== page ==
“I hope that I die tomorrow,” Gammy said to me as she sat on the edge of her new bed and gazed at the hardwood floor.
I ran through the responses that would be appropriate but Gammy didn’t need to hear something appropriate. She would have dismissed an inauthentic reply anyway.
“I understand,” I replied.
In May of 2014, her doctors at the Veterans Affairs (VA) hospital diagnosed a rash, originally thought to be another episode of recurring shingles, as skin cancer. Since Gammy had already been doing chemotherapy treatments for several years to fight off breast cancer, the doctors were not sure she could handle surgery. They did some tests and determined she had a strong heart considering she would be turning 95 at the end of the year. However, there was still a possibility that the anesthesia would be too hard for her and she would die in surgery. Rather than look at this as a risk, Gammy saw her circumstances as a prime opportunity for unintentional euthanasia.
Her doctor scheduled surgery to remove the skin in the affected area. I was at Gammy’s house the day before so we could get her things together for her stay in the hospital. I had gone to the VA hospital in Washington, D.C., that morning to pick up the medications for her post-surgery recovery. A few days earlier, my family had decided that it would be better if Gammy moved out of the second floor bedroom into a ground floor room. She was no longer able to walk up and down the stairs. She had to crawl. Gammy took it as a challenge. If crawling was what she had to do to get back and forth to her bedroom, she did it. Now we were forcing her to take the easy way out and she resented it.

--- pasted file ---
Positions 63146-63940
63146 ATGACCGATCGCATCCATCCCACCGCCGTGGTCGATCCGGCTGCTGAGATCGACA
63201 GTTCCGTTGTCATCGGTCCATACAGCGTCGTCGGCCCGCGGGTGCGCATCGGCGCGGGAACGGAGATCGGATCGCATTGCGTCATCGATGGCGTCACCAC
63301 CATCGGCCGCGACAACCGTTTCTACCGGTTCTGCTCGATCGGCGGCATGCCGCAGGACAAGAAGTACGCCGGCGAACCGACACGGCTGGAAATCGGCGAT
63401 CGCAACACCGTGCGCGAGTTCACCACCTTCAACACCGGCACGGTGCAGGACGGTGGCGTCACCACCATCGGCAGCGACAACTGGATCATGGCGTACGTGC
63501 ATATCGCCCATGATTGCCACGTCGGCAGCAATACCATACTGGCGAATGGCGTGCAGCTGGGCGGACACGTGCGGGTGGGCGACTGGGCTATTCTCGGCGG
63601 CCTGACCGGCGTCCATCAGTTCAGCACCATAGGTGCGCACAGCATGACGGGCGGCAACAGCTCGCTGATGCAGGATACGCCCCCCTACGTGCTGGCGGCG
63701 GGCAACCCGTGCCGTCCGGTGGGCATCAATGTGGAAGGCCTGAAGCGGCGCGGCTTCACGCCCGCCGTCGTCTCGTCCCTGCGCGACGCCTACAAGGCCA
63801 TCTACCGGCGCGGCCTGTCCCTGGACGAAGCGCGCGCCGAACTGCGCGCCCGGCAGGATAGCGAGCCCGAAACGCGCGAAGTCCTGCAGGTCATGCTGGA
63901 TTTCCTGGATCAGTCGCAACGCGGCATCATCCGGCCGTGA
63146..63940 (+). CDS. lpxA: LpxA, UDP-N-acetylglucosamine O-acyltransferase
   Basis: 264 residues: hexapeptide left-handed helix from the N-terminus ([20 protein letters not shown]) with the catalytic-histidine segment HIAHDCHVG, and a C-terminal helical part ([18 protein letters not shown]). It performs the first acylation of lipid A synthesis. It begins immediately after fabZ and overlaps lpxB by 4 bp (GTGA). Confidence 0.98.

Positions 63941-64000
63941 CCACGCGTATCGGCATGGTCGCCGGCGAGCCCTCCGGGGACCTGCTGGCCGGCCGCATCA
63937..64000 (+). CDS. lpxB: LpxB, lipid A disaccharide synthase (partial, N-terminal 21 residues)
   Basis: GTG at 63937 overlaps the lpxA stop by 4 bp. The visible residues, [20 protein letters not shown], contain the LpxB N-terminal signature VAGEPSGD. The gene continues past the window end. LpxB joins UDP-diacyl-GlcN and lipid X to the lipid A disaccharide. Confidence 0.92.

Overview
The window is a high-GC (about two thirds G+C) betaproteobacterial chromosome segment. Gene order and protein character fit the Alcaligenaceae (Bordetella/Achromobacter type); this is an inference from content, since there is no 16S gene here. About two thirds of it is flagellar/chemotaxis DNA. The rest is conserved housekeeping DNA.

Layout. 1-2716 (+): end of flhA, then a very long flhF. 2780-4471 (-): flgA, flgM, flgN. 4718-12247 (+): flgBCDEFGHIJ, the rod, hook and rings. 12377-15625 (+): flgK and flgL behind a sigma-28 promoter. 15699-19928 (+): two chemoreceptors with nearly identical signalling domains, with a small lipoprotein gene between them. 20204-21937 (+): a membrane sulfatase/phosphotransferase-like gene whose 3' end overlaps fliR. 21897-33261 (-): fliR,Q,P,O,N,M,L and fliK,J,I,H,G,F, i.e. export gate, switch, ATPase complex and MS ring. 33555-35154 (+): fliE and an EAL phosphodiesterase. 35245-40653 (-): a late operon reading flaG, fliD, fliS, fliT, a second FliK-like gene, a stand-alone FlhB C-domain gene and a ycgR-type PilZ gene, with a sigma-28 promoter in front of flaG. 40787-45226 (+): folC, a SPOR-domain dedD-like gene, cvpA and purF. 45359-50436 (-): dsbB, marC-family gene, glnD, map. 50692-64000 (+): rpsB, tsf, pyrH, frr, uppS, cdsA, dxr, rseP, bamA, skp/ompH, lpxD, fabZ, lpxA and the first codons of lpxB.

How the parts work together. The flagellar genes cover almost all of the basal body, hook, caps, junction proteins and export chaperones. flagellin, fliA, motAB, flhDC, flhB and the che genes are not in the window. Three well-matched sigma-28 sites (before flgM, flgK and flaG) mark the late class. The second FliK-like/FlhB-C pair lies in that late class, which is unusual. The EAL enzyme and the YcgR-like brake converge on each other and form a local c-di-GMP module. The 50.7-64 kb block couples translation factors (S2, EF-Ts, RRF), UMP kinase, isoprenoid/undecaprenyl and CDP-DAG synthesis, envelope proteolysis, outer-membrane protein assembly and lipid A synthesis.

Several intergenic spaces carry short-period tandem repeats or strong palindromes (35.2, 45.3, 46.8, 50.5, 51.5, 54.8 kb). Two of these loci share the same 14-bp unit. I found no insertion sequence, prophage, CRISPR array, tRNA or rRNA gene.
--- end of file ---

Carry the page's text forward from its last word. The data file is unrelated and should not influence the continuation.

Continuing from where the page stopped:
I spent time with Gammy during the day to help her move her things downstairs and clean up. Someone from VA had delivered a proper hospital bed for her new room, so Gammy was surrendering her old bed too. As if leaving her room wasn’t difficult enough, she would have a constant reminder that she was now so infirm that she needed a bed with rails to keep her from falling out of it.
Gammy and I sat upstairs on the edge of her double bed with the faded wooden headboard while she rummaged through little boxes from atop her dresser. I could see she was taking this opportunity with me not only to clean, but also to continue to organize for her eventual death. For years, Gammy had been discarding things because she was always concerned about “not being a burden.” Her goal was to leave as little as possible for her family to deal with after she was gone. Gammy picked up a small dusty blue box of costume jewelry.
“Do you want any of this jewelry?” she asked.
I looked at the old pieces Gammy was flipping through and I politely declined.
“Women don’t dress up enough anymore. We used to always wear all sorts of jewelry,” she lamented.
She twirled a worn down metallic brooch in her hands and I could tell that her mind was wandering. I imagined that Gammy was thinking about the glamorous 1950s captured in a few photos in which she and my grandfather wore tailored suits at dinner and managed to look suave even as Mom and her siblings hung playfully over the dining chairs. I glanced down at my gray sweatpants and running shoes and had to agree that times had changed. I watched as she continued to rummage through small cardboard boxes and then I spotted a small pair of gunmetal gray wings stretching from a diamond-shaped shield.
“What about those?” I asked.
“Oh, you can have those. You should have those.” Gammy handed the pair of wings to me and sighed. I knew they weren’t her original ones, since those were in the museum, but I thought it was a good keepsake anyway. The wings reminded me of all the times I had seen her go out in uniform to share the story of her service in the war – lectures I had never attended.
“How are you doing?” I asked.
“Just tired.” She replaced the dusty lid on the box and set it back on the dresser.